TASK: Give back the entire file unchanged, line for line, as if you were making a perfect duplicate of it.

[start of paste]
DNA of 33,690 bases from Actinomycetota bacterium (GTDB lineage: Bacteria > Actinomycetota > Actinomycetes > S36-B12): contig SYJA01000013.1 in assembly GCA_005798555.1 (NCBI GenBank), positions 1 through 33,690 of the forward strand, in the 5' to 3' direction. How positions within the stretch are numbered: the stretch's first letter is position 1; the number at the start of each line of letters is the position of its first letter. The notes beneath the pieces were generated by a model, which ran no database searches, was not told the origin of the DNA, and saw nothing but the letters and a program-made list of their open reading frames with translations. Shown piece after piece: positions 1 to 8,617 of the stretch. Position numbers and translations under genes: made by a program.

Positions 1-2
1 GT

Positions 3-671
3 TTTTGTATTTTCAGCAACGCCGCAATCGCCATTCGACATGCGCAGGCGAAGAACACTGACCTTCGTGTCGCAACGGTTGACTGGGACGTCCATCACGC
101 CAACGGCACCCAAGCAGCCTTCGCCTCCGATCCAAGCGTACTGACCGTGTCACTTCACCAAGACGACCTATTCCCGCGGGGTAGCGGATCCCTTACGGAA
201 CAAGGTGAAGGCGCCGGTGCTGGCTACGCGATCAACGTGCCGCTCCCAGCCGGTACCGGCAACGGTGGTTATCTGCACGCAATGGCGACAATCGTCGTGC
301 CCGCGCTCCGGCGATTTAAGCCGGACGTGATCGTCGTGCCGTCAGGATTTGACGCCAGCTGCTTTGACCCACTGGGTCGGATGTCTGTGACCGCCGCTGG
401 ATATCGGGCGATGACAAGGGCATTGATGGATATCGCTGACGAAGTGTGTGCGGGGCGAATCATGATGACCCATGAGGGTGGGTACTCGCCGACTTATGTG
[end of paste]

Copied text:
DNA of 33,690 bases from Actinomycetota bacterium (GTDB lineage: Bacteria > Actinomycetota > Actinomycetes > S36-B12): contig SYJA01000013.1 in assembly GCA_005798555.1 (NCBI GenBank), positions 1 through 33,690 of the forward strand, in the 5' to 3' direction. How positions within the stretch are numbered: the stretch's first letter is position 1; the number at the start of each line of letters is the position of its first letter. The notes beneath the pieces were generated by a model, which ran no database searches, was not told the origin of the DNA, and saw nothing but the letters and a program-made list of their open reading frames with translations. Shown piece after piece: positions 1 to 8,617 of the stretch. Position numbers and translations under genes: made by a program.

Positions 1-2
1 GT

Positions 3-671
3 TTTTGTATTTTCAGCAACGCCGCAATCGCCATTCGACATGCGCAGGCGAAGAACACTGACCTTCGTGTCGCAACGGTTGACTGGGACGTCCATCACGC
101 CAACGGCACCCAAGCAGCCTTCGCCTCCGATCCAAGCGTACTGACCGTGTCACTTCACCAAGACGACCTATTCCCGCGGGGTAGCGGATCCCTTACGGAA
201 CAAGGTGAAGGCGCCGGTGCTGGCTACGCGATCAACGTGCCGCTCCCAGCCGGTACCGGCAACGGTGGTTATCTGCACGCAATGGCGACAATCGTCGTGC
301 CCGCGCTCCGGCGATTTAAGCCGGACGTGATCGTCGTGCCGTCAGGATTTGACGCCAGCTGCTTTGACCCACTGGGTCGGATGTCTGTGACCGCCGCTGG
401 ATATCGGGCGATGACAAGGGCATTGATGGATATCGCTGACGAAGTGTGTGCGGGGCGAATCATGATGACCCATGAGGGTGGGTACTCGCCGACTTATGTG